Kruger served a total of three tours in Iraq and Afghanistan, which is a testament to the man’s courage and dedication and love of the army. For Kruger, going to war, was his job, something for him as normal as a civilian going to their safe cubicle. If he were here today, he would knock once, come into my place, steal my last beer, and with his feet up on my coffee table, search for a war movie on cable. He would wonder what all the fuss was about. He wouldn’t think he was a hero. He was just a regular guy doing his duty.

But, as veterans we know the truth. We know, how he and those who died from the Revolution to Afghanistan have made the ultimate sacrifice and ‘drained deep the chalice of courage.’ As General MacArthur said about those gave their lives for this country, ‘I do not know the dignity of their birth, but I do know the glory of their death. They died unquestioning, uncomplaining, with faith in their hearts, and on their lips the hope that we would go on to victory. Always for them: Duty, Honor, Country. Always their blood, and sweat, and tears, as they saw the way and the light.’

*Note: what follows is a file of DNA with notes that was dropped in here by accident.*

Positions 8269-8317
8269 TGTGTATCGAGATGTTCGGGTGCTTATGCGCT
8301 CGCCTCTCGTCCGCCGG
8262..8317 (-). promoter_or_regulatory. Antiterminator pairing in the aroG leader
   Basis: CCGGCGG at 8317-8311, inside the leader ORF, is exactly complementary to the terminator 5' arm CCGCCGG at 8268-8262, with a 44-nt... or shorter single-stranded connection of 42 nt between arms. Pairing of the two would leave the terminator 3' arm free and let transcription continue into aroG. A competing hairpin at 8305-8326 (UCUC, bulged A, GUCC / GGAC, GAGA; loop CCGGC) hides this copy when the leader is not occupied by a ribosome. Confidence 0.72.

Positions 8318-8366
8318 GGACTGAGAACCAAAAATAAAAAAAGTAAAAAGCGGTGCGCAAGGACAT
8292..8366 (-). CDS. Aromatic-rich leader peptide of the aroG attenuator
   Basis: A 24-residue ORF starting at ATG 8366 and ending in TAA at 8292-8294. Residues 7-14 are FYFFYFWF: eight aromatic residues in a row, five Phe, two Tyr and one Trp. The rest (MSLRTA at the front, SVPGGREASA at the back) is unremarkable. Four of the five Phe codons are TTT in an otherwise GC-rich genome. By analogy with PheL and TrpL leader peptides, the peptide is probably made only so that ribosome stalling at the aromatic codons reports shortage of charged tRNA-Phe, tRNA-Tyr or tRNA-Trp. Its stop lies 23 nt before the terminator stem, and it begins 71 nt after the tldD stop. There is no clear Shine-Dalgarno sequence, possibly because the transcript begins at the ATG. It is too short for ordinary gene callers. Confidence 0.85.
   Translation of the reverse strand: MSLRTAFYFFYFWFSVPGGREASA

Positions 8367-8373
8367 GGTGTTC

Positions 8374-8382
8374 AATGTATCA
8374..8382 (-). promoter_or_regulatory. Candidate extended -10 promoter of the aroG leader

That is the message of Memorial Day, the message that many from the great, sun tanned, inebriated, gluttonous masses fail to understand on this most important of all days for all Americans.

Today, at SMU, a memorial to Kruger glistens gently in the midday sun. Surrounded by flowers and foliage, it lies adjacent to the building on campus where we dreamed of glory in ROTC class, over 30 years ago.

Lieutenant-Colonel Eric Kruger is survived by his wife Sara and their four children.

He is buried in Arlington National Cemetery in Section 60, Grave 8437.

2 comments on “Remembering Kruger
  1. Too true, but proud to know the difference, and grateful for the relationships that this kind of life brings. Regrets at being too old to do it all again because it will be required sooner than these unaware folks think. I predict that it will be he he most costly and deadly live to be free or die battle in the history of the world. In memory of all fallen brothers and sisters and those Vets still paying the price daily with disabilities, I salute you and thanks for being there beside me.